Red Yeast Rice: An Easy Way to Lower Cholesterol

Hypercholesterolemia, a risk factor for atherosclerosis and associated cardiovascular diseases is currently widely treated with statins, potent inhibitors of HMO-CoA reductase the rate-limiting enzyme in cholesterol synthesis. Despite the proven benefits on the prevention of heart disease, the high cost of statin treatment, in addition to side effects on liver function resulted in the search for a more natural therapy. The finding was Cholestin, a red yeast rice dietary supplement prepared from rice fermented with red yeast (Monascus purpureus). Dating back to 800 AD during the Tang Dynasty in China this fermentation product has been used to make rice wine, maintain food color and taste, and serve as a medicine. Studies show that red yeast rice preparations significantly decrease total cholesterol levels in hyperlipidemic subjects (11). However, despite its promise as an alternative to conventional statin therapy, as a dietary supplement it is not restricted to standardized manufacturing guidelines and the contents of preparations vary widely between manufacturers. As a result, the beneficial findings found by some studies with Cholestin may not apply to the preparations available in stores. Thus, the full potential of Chinese red yeast rice will not be realized until standards of production and labeling are established (7).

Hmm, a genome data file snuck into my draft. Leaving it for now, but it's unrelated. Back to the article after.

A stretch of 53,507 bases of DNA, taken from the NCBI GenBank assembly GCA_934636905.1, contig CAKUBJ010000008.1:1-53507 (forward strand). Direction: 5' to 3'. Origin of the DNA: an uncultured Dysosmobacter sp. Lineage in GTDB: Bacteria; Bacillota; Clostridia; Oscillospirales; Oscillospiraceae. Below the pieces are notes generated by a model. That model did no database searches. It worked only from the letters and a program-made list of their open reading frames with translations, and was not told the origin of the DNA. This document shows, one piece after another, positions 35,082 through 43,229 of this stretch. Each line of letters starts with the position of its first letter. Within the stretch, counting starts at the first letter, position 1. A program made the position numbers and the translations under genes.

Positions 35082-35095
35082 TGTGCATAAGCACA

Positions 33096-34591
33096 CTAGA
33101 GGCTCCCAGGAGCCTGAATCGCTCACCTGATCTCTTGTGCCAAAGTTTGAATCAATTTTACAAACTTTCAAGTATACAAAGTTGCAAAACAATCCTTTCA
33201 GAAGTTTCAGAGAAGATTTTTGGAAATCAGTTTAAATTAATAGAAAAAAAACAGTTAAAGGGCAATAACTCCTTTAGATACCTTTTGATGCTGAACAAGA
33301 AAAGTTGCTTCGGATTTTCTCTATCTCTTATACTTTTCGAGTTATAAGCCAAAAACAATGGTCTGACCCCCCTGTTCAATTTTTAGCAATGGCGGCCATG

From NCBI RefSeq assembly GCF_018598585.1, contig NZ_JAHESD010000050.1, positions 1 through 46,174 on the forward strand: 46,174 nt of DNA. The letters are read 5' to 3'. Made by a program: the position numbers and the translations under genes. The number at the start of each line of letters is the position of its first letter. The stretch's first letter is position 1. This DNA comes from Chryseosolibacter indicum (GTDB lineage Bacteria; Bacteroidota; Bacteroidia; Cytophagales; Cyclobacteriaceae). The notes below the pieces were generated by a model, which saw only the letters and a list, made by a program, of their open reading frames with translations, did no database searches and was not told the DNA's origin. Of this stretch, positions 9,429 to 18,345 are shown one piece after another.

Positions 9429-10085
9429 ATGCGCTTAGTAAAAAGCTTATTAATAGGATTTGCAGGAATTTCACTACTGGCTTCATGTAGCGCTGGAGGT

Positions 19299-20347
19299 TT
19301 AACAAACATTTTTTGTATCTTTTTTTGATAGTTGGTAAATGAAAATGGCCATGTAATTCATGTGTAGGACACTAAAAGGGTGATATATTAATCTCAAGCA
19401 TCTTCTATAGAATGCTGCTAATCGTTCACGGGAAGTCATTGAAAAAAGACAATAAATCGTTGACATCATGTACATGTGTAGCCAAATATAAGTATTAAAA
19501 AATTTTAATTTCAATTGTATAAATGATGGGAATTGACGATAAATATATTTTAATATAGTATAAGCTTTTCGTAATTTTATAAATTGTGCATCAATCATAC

Debunking the Effects of Taurine in Red Bull Energy Drink

Red Bull is a carbonated beverage that initially gained wide popularity in the U.S. during the late nineties. Taking root amongst college campuses, it appeared throughout underground clubs and eventually entered mainstream pop-culture. The manufactures claim that drinking Red Bull enhances physical endurance, concentration and reaction speed (1,6). The main ingredients of Red Bull include sugar, taurine, glucuronolactone and caffeine. It is hypothesized that the combinatorial influences of these ingredients are responsible for Red Bull’s proposed effects (9,10). This report critically reviews these claims and concludes that caffeine alone may be responsible for the proposed effects.

Acrylamide and Fried Foods: Should We Freak Out?

In April of 2002, the Swedish National Food Administration conducted a study where they found significant levels of the chemical acrylamide in fried foods such as potatoes and breakfast cereals [2]. Acrylamide forms at temperatures above 350o F (180o C) when the amino acid asparagine reacts with starch or sugars via Maillard reaction [6,7]. Although this chemical has been shown to be carcinogenic in rats [4], a study could not correlate any increase in risk of bowel, kidney or bladder cancer with the heavy intake of these fried foods containing acrylamide [10]. A possible explanation for this lack of correlation is that acrylamide is not present in sufficient quantities in these foods to cause appreciable toxicity or oncogenicity.